After success, wealthy residents give back
Dan Smith, a retired lobbyist for Exxon-Mobile, knows why people who live in the Vail Valley give so much time and money to charity.
Whether they’ve made their money here or somewhere else, wealthy people know it’s good karma to give back, especially during the holidays, Smith said.
“Almost all of them feel the need to return the value of that good fortune to the society that provided it,” said Smith, a volunteer for the Salvation Army, Vail Mountain Rescue Group and other organizations that rely on donations. “That’s what giving is all about in this valley.”
Averaging a total of $15,674 given to charity, Vail residents are the most generous out of 400 cities and towns in Colorado, according to a recent study by the Colorado Nonprofit Association.
The rankings came from tax returns filed in 2006. On average, 83 percent of all charitable giving is reflected in the section of a tax form where one can itemize charitable contributions, said Charley Shimanski, president of the Colorado Nonprofit Association.
Researchers were surprised that ski resort towns accounted for the top five of 400 cities and towns in Colorado, Shimanski said.
“It’s because the snow is better and you guys are happier,” he said jokingly.
Wealthy, well-connected people ” whether they’re second-home owners or longtime locals ” give money to the Vail Valley Foundation and its diverse projects, said John Dakin, spokesman for the nonprofit.
The nonprofit focuses on education, athletics and the arts by giving college scholarships, organizing ski races and funding other programs. It also owns and operates the Gerald R. Ford Amphitheater in Vail and the Vilar Performing Arts Center in Beaver Creek.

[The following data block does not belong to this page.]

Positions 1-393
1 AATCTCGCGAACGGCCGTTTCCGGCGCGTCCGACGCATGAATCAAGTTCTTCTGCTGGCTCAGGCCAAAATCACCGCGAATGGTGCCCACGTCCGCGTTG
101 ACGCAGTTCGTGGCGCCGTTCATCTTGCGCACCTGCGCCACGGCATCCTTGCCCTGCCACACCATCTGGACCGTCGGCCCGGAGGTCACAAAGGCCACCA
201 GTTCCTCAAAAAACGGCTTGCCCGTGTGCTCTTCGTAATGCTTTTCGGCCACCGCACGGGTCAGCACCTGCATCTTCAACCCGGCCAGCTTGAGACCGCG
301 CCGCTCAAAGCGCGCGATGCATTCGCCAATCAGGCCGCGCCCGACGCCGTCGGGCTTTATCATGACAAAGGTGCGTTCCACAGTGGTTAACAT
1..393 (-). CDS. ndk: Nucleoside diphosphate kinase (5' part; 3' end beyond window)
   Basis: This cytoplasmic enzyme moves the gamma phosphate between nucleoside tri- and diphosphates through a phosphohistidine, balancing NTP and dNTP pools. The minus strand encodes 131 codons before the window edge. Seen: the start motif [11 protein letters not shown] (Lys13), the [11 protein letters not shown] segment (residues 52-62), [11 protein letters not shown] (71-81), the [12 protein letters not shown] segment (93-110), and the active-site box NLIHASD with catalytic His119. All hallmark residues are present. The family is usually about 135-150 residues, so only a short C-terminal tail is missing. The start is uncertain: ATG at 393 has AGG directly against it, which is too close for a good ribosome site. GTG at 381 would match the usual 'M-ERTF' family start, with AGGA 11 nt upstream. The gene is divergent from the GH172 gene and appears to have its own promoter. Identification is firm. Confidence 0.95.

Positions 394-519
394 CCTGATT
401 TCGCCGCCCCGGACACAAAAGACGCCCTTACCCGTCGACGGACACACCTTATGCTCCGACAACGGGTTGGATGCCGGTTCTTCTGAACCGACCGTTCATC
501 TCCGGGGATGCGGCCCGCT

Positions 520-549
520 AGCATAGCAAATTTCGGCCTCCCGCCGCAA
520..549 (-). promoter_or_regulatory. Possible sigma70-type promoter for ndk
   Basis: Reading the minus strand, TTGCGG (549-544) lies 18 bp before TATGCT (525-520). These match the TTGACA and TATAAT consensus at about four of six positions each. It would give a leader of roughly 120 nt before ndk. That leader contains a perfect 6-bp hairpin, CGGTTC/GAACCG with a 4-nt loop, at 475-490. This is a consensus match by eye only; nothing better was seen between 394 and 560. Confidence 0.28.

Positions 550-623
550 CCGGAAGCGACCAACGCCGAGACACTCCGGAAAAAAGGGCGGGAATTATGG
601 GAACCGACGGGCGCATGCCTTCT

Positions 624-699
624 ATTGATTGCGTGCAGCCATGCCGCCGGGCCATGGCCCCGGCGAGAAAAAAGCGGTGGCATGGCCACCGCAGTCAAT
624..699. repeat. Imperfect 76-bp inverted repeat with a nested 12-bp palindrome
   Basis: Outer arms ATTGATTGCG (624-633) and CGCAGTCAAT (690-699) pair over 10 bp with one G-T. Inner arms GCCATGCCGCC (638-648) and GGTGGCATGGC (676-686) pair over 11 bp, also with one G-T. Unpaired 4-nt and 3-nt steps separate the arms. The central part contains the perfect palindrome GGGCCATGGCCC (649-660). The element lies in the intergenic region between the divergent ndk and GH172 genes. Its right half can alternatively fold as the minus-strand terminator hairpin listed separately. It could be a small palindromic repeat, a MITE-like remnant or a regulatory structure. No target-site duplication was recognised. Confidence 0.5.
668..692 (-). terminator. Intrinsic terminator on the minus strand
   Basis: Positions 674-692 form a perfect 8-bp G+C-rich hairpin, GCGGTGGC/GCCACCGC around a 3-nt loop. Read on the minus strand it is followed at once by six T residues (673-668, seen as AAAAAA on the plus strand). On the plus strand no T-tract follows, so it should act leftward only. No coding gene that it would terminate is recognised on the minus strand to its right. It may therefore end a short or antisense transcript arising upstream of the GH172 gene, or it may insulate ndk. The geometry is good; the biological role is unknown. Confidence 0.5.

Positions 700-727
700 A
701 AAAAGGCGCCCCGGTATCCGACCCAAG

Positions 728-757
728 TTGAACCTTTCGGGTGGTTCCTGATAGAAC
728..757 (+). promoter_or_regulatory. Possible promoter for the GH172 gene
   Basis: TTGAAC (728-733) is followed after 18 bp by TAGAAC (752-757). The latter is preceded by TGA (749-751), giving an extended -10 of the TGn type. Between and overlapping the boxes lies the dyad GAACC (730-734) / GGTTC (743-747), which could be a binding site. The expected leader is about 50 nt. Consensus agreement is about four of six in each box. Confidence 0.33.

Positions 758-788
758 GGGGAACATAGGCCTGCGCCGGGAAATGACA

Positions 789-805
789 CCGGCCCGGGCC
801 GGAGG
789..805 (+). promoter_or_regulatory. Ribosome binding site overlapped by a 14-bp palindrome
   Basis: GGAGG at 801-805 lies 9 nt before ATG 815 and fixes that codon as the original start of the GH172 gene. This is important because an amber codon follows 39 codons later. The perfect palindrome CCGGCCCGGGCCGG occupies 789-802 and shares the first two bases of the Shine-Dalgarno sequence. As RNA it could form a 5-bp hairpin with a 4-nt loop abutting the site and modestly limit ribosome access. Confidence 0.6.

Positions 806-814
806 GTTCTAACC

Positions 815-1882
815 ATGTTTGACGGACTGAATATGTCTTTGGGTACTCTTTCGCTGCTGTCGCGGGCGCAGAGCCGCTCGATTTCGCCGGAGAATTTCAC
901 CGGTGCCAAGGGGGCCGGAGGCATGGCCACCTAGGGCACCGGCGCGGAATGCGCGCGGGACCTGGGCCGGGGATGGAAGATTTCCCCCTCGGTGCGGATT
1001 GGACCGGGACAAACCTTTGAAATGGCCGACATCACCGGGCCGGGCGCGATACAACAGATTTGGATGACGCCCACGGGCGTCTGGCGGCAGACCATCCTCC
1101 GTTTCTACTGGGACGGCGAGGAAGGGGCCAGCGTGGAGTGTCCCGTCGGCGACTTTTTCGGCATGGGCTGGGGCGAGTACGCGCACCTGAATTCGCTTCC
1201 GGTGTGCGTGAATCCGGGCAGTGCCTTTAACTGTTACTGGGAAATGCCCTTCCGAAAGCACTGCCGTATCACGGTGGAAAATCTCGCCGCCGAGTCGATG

“A lot of people may have come here from somewhere else, but they have a desire to get involved,” Dakin said.
Charities recognize that donors here are wealthy and that they give generously, Shimanski said.
The more important statistic is the percent of people’s income given to charity, because that says more about how much a person gives compared to what they have, Shimanski said.
Vail residents gave 6.65 percent of their incomes ” double the statewide average ” ranking 14th out of the 400 towns and cities, he said. Avon residents gave 5.3 percent of their incomes, he said.
The town of Manassa in southwest Colorado, where people gave 9.7 percent of their income to charity, ranked No. 1, he said.
Vail psychologist Dr. Caryn Goldberg called giving to charity one of the best feelings a person can have. People who give are not so “self-focused,” she said.
“There’s the whole mindset that if you give to others it benefits you,” Goldberg said. “It helps you forget your own problems.”
Aspen residents gave about 4 percent of their incomes to charity, ranking the town 73rd, Shimanski said.
People from Steamboat Springs gave three percent of their incomes, below the statewide average of 3.6 percent, and Telluride matched the statewide average, he said.
“Not every resort community is extraordinarily generous,” he said.
Statewide, Colorado ranks 36 out of the 50 states in percent of income donated to charity, down from 34 a year earlier, according to the study.
In the Vail Valley, even less wealthy people drop money in Salvation Army kettles for the holidays, said Tsu Wolin-Brown, director of the local Salvation Army.
And everyone from low-income families to chief executive officers volunteers for bell-ringing, packing food baskets, adopting families and other projects, she said.
So Wolin-Brown, who has been working for the Salvation Army for 24 years, is not surprised that the Vail Valley ranks high in giving.
“People realize that it’s a privilege to be able to make a difference in the lives of others, and I think that goes across all strata,” she said.
The Salvation Army gets an average of $40,000 in cash donations each year, she said. The nonprofit uses that money for projects such as supporting low-income and middle class families, holding food drives and helping stranded motorists, she said.
“I don’t think people do it as much for tax benefits as they do knowing that it’s going to a good cause,” Wolin-Brown said.
Staff Writer Steve Lynn can be reached at 748-2931 or email@example.com.
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The operating license for Kent Funeral Home in Gypsum has been summarily suspended by the Colorado Department of Regulatory Agencies following an investigation that revealed disturbing conditions at an associated funeral home in Leadville.